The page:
Using pollen to solve legal cases – either civil or criminal – is gaining prominence globally due to crime investigation television shows and publicity surrounding high profile cases where forensic palynology (pollen analysis) has been used to determine guilt or innocence or in some instances even overturning past verdicts.
The most famous forensic palynology case involved a man that disappeared in Austria. Despite the lack of a body, he was presumed dead. The detectives had little physical evidence, but they had a suspect with a muddy pair of boots. A palynologist found a 20-million-year-old fossil of hickory pollen in the boots, which came from a tree that no longer grew in Austria, but there was a small area on the Danube River, where the pollen had been absorbed into the environment. When presented with this information, the suspect disclosed the whereabouts of the body.
Another case involved a shipment of 500 grams of cocaine, that was seized in New York during a drug raid. A portion of the seized material was sent to a forensic palynologist for analysis. An examination of earlier seized illegal marijuana in New Zealand had revealed two important clues:
- The pollen recovered from the seized sample contained not only marijuana pollen, but also other pollen types indicating the plants had been grown in Asia and not anywhere in New Zealand.
- Pollen studies of marijuana samples seized in different drug raids in other regions of New Zealand showed that all the samples contained a very similar pollen footprint. This proved that the illegal marijuana seized in all the raids came from the same large imported shipment from Asia and was likely being distributed through a single network.
Similarly, in the Western Cape, a body was moved to Knysna that could be proved using pollen found on the clothing of the corpse.
Dr Dilys Berman, one of SA’s leading pollen analysts based at the UCT Lung Institute says the progress made in forensic palynology is starting to transform criminal investigations and prosecutions all over the world.
“As the number of cases that pollen is successfully used as evidence increases, the range of its potential uses also increases. Pollen can be used to solve crimes related to forgery, illegal drugs, assault, robbery, rape, murder, genocide, terrorism and arson to name but a few.
“It can also be used to resolve various types of civil cases, such as the authentication of paintings, fake antiques, forged documents, removal of artifacts from historic or archaeological sites, illegal pollution of the environment or the poaching of animals and fish.”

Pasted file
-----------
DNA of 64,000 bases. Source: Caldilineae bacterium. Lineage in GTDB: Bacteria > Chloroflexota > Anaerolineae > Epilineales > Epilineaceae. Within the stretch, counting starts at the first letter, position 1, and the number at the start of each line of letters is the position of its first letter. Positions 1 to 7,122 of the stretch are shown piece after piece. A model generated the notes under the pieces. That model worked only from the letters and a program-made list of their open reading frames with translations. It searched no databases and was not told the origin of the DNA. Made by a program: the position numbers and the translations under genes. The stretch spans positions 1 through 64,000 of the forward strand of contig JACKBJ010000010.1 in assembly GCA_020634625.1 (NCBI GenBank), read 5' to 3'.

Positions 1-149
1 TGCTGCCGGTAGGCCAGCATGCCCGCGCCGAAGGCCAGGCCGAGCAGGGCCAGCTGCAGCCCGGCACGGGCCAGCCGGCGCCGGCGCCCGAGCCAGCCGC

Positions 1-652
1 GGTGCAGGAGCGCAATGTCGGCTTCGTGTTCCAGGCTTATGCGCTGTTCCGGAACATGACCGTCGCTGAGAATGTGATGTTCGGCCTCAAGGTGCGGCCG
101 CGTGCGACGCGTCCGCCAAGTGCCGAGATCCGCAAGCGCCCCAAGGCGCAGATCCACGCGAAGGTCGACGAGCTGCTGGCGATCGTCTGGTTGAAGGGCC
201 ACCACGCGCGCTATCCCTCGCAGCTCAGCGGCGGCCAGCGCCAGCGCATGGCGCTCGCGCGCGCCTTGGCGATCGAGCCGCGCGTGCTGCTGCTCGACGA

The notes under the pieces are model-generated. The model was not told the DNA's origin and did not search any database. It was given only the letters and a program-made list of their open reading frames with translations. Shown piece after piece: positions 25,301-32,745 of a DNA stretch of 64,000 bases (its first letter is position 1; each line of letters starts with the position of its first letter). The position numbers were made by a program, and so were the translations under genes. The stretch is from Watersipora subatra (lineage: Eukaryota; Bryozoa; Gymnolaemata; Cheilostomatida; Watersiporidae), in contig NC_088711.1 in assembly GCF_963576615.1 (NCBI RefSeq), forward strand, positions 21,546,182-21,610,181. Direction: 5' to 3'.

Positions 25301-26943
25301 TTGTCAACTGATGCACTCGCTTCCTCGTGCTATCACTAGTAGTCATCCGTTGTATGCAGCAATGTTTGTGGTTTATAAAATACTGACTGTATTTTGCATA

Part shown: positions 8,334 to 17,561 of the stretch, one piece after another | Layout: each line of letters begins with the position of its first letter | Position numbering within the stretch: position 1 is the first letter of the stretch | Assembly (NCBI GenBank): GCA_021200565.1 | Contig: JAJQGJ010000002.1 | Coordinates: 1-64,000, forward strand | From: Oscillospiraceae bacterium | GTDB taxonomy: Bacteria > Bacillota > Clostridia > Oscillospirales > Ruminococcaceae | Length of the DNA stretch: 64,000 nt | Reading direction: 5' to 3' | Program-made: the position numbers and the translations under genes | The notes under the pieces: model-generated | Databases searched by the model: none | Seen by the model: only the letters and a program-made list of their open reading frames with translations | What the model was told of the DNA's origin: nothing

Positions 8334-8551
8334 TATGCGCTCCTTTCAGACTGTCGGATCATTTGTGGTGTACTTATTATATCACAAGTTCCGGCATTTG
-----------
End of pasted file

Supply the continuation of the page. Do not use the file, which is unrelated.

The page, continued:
Dr Berman recalls working on a case where residents insisted that pilots were jettisoning fuel near an air strip, but the notion was quashed before it became a Class Action lawsuit. The yellow deposit was in fact pollen dropped by bees. Another incident also involved angry residents who accused a fynbos packing consortium of poor health and safety measures due to a large yellow deposit close to the plant. It was yet again linked to a heavy deposit of pine tree pollen.
She says with almost half-a-million different types of plant species on the planet, you need to have a sound understanding of plant ecology and plant communities in and around a crime scene area, including knowledge of the production, dispersal patterns, preservation potential and identification of pollen spores in order to interpret recovered forensic pollen samples.
“Pollen grains can remain at a crime scene long after the event. The fact that they are small, highly variable and found on almost anything that have been exposed to or interact with the air, make them ideal forensic trace materials. Pollen grains can be isolated from soil, rope, clothing, drugs, air filters, plant material, animal and human material such as fur, hair or stomach contents by using forensic tools.
“Each region also has its own unique pollen composition – almost like a fingerprint – which is relatively indestructible – even if you wash your clothes, a pollen print remains. If pollen samples are collected in a correct and timely manner it is even possible to tell when the crime was committed. Much of that has to do with knowing the pollination cycles of various plants, which is why pollen monitoring is important.
“Knowing what plants are flowering when and recording that data doesn’t just help doctors and hay fever sufferers to manage allergy symptoms, but it also assists in solving crime and tells us how we are impacting our environment and climate. By analysing pollen from well-dated sediment cores, scientists can record changes in vegetation going back millions of years.
“The pollen found in a wreath in Tutankhamen’s tomb helped to fix the date of his internment, while pollen on the shroud of Turin helped to determine its origin to Gethsemane, where a certain type of pollen species has bloomed for millennia.”
While for now, scientists have a fairly good idea of SA’s vegetative composition, global warming is starting to change the floral landscape making pollen monitoring more essential than ever.
She says climate change is influencing the migration patterns of plants. Many plants – allergenic and non-allergenic – previously native to the northern hemisphere are moving southward. Rising temperatures and mounting pollution are also contributing to the evolution of pollen, which modifies their molecular structure. These changes need to be recorded in order to keep an accurate log of plant species across the country.
“With more funding, we will be able to install sufficient pollen sampling units in each region to give us more accurate pollen counts and data to work with when called upon to solve forensic cases,” explains Dr Berman.